CJEU: Airlines are allowed to charge baggage fees
The Court of Justice of the European Union has decided that baggage fees of airlines are legitimate. This is valid only for check-in luggage, not hand luggage. And: Consumers need to be informed about such fees during the booking process.
A trial in Spain was the initial point for the new decision of the Court of Justice of the European Union (CJEU): A woman flew from Coruna (Spain) to Amsterdam (Netherlands) with Vueling Airlines. For her two suitcases, the airline charged a fee of 40 Euro additional to the basic price of 241,48 Euro. The woman filed a complaint against the airline. An administrative penalty of 3000 Euro was imposed on Vueling.
Spanish legislation infringes EU law
According to Spanish law, airlines are prohibited to charge additional fees for checking in baggage of passengers. The Court for Contentious Administrative Proceedings No 1, Ourense in Spain took the above described case as an opportunity to ask the CJEU if the Spanish legislation was an obstacle to the European law, which enholds the principle of pricing freedom. This principle states that airlines can generate their prices for carrying passengers as well as the conditions under which those prices apply.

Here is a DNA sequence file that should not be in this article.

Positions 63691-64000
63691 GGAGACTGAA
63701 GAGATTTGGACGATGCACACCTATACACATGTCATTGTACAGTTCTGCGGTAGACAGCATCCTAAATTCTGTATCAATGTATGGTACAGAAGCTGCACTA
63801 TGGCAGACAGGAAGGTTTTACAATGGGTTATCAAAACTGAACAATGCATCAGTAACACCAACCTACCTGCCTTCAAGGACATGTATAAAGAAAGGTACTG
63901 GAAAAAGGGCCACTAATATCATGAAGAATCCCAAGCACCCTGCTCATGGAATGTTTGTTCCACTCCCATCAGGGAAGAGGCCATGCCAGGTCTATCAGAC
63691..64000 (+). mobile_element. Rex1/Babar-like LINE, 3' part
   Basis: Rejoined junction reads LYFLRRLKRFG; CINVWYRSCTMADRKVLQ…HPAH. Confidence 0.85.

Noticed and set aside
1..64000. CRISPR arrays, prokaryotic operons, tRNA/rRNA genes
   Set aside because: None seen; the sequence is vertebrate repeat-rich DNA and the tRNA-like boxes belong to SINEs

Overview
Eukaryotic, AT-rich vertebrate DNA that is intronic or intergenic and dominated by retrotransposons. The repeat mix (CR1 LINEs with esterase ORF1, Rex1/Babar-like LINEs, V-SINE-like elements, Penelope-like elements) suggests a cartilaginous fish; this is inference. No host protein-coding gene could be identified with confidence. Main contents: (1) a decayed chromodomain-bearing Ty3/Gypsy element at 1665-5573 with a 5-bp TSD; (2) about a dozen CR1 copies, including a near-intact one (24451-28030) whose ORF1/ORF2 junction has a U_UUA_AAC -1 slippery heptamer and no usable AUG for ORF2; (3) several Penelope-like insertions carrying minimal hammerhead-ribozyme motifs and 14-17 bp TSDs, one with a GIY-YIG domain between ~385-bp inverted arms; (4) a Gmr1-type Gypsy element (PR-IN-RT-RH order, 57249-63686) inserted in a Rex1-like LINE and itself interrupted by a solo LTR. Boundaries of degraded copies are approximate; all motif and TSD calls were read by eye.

Many low cost carriers offer cheap transportation but charge additional for check-in luggage. According to CJEU, passengers can decide if they want to check in luggage or not, in order to pay less for their flight. Therefore, “the service of carriage of checked-in baggage cannot be considered to be compulsory or necessary for the carriage of passengers.” But airlines may have additional costs due to transporting checked-in baggage and therefore should be allowed to charge extra fees for this service.
This does not apply to hand luggage which is a necessity for air passengers and does not require special services from the airlines. As a consequence, airlines cannot charge extra fees for hand luggage.
For the decision of passengers regarding their luggage, it is necessary that airlines transparently and clearly inform consumers about all fees when they start the booking process. According to CJEU, national authorities need to check if the airlines stick to these requirements.